I usually use my lightweight windbreaker (the same one I use for cycling). It's actually an "Outdoor Research" jacjet and does the trick. I'm guessing it wouldn't be adequate for anyone in the snowier regions though. I generally wear one long sleeved running top under it.
 

joewein

Maximum Pace
Oct 25, 2011
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Setagaya, Tokyo
joewein.net
#5
@George5, if your primary objective is fat-burning then longer runs will work better than multiple short runs of equal duration and intensity.

My recollection from Galloway's Book on Running is that, intensity permitting, the body switches to fat burning as the exercise continues. To maximize fat burning takes a run longer than half an hour.

However, as you increase the intensity (higher pace) the body is forced to burn more glycogen instead of fat as calories from glycogen are not as "rate limited" as fat is (which needs to be metabolised via the liver).
 
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George5

Maximum Pace
Oct 16, 2014
385
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#6
Regarding the top, I use a
@leicaman Any recommendation for a make of jacket to wear when running in the cold? A lightweight windbreaker-type.
I use a soft shell jacket from mamot might be an early ROM model, it has a hood with vents under the arms and a long zip that opens both ways bottom and top. Excellent when you shut everything down, really warm, if you are exercising. Layers are important, it gets to about -10 degress and colder with windchill and lower this next two months. warm head, hands and feet are my main considerations. Tokyo might not need the windblocker so much for running.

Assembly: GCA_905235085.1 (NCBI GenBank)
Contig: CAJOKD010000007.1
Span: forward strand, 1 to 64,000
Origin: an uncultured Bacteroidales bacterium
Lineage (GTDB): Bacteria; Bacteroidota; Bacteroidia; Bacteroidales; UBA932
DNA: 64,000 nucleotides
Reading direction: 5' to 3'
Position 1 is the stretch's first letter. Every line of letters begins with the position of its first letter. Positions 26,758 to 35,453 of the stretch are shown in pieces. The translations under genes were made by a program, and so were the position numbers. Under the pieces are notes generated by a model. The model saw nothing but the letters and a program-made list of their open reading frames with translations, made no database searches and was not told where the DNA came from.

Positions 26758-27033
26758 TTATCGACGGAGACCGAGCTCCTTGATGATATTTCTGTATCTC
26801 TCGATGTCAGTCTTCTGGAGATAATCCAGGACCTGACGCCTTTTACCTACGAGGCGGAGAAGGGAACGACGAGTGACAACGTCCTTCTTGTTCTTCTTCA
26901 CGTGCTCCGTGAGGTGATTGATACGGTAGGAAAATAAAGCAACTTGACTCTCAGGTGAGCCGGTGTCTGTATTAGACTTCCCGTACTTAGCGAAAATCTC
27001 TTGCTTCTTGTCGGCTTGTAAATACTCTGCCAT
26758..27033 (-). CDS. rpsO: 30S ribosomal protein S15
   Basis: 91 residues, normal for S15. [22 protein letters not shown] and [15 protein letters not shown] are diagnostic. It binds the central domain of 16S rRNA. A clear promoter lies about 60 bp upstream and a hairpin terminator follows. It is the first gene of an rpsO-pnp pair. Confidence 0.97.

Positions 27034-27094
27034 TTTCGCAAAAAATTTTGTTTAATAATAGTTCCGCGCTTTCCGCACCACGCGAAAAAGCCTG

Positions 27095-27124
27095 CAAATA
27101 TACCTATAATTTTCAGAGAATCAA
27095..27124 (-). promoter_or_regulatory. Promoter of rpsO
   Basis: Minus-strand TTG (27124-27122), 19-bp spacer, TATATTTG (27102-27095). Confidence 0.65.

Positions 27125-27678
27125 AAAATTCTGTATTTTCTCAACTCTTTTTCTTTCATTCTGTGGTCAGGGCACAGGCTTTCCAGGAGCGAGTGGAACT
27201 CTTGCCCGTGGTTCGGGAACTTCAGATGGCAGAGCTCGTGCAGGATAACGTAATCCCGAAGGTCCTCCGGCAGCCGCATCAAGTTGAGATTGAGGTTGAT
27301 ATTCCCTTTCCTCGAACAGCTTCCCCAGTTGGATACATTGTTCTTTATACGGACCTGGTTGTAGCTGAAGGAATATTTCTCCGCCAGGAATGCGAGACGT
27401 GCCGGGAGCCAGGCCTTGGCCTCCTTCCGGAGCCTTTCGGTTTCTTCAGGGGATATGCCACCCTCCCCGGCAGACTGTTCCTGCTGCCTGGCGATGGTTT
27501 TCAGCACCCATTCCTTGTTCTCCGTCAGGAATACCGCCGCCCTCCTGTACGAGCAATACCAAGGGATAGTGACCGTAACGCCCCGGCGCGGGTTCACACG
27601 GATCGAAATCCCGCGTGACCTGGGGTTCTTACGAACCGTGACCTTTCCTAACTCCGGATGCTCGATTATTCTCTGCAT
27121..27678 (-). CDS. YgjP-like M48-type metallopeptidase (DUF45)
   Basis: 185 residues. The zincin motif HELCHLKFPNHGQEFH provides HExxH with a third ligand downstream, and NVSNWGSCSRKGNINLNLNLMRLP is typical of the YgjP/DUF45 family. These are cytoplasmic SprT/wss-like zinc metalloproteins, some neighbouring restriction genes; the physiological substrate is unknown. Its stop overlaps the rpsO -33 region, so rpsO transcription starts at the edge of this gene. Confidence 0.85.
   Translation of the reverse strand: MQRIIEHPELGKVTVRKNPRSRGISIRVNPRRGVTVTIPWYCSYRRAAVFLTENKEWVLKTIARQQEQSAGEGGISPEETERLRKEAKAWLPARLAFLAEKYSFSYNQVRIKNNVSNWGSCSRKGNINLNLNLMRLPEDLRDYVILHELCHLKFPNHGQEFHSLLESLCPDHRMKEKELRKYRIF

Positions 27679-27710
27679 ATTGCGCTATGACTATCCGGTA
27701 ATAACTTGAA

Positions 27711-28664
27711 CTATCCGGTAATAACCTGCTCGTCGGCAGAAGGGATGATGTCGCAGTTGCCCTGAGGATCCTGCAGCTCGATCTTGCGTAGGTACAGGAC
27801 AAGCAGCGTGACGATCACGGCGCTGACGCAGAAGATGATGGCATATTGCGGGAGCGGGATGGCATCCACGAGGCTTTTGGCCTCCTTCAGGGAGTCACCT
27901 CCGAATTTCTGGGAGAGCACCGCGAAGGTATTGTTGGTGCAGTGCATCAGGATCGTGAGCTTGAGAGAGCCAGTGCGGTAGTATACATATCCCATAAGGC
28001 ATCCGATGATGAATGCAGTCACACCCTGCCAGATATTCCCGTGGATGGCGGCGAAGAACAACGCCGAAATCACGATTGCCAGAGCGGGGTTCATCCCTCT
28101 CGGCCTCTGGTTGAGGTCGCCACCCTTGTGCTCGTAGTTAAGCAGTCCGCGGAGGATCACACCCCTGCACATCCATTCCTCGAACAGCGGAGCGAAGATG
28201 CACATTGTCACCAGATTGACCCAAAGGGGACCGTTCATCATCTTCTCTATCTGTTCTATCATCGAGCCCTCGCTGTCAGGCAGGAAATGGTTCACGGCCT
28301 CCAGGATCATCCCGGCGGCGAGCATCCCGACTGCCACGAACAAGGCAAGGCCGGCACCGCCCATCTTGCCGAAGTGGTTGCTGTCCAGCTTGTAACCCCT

GrantT

Maximum Pace
Oct 2, 2012
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Setagaya
#7
@leicaman and @George5 Thanks for the advice. I've been looking at some windstoppers that also claim to be breathable since I tend to sweat a lot. Don't wear my Craft cycling windstopper anymore mainly because it gets so gummed up with sweat on the inside. Hope the extra cost lives up to the spiel.

I've found with running I don't need to be going that fast to get my heart rate up. Starting at low intensity is probably the safest way to get back into it.
 
Likes: George5

wexford

Maximum Pace
Jul 3, 2012
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Tokyo
#8
@GrantT - not sure if you sweat as much as I do but even on the coldest days so far that I've run in (about 0 or so), I only wear a light long sleeve top, shorts and my Rapha knee warmers (love these!). Also wear gloves but I find my hands are really warm by 3km so its only for the initial comfort. Don't wear a hat, winter socks or anything else heavy and I come back sweating after only 5km. Cycling my hands and toes are always the problem.
 

snickersjp

Warming-Up
Dec 14, 2014
12
0
1
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#9
i think the longer runs would be better for losing weight. lower intensity runs would be much better too since you'll have less craving for food/sweets after the workout. you'll also feel less tired and very good for your cardio.